PaulBredbury wrote:
All this anger comes from incorrect assumptions:

Gentoo is written for the users.
Gentoo is written *for* the Gentoo devs, *by* the Gentoo devs. If users want to use it, then cool, but they are not the primary audience.

I disagree. Bugzilla is written for the userbase, which is the primary audience. If the dev's didn't care about the userbase, then why are drivers for other hardware written? Why should NVidia provide users with drivers? For internal use at NVidia? I think not.
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Gentoo is aimed at maximizing freedom.
Gentoo ebuilds have *varying* standards, depending on who the maintainer(s) are, and how much care & attention the ebuild has received, and how much support the maintainer(s) are prepared to provide via bugzilla.

That is a highly disorganized method for producing anything. The community should all work together to provide lots of support for everything.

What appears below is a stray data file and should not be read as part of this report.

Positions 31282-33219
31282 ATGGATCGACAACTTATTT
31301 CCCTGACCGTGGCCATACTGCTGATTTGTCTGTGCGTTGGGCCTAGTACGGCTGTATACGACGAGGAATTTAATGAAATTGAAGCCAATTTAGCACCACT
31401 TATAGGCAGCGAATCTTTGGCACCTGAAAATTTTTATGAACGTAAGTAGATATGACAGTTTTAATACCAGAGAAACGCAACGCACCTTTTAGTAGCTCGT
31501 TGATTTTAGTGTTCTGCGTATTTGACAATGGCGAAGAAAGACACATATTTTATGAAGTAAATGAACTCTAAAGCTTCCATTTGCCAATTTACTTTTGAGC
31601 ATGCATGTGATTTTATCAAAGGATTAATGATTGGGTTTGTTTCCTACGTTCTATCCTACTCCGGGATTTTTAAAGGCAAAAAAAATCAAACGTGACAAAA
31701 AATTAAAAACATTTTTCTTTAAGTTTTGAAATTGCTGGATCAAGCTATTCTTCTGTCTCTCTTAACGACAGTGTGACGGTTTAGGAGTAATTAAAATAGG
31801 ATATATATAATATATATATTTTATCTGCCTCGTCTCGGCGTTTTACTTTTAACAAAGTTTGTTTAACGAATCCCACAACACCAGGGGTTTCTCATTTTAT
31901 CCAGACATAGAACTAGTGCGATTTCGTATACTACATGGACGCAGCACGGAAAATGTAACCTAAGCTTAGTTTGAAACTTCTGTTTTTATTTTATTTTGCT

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Freedom is provided by the ability to use local overlays, to replace and add to the official ebuilds.

That is valid, however the default installation of portage should provide lots of options.

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Gentoo is aimed at reliability and stability
If that were true, it would not compile everything from source on each PC, it would not allow flexibility in CFLAGS or USE flags, and it would not have a live Portage tree. In short, Gentoo wouldn't exist - the devs would be on e.g. the Debian project instead.


Gentoo is very much aimed at stability. Why else would you compile it for your own configuration? So its more stable on your computer. USE & CFLAGS flags can very much enhance stability, by subtracting as well as adding software modules that may enhance or degrade stability.

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Gentoo devs should be working on X rather than Y.
Not even the Gentoo Council gets to order them as to what they work on, because there is no employment contract and no financial payment involved (most of the time).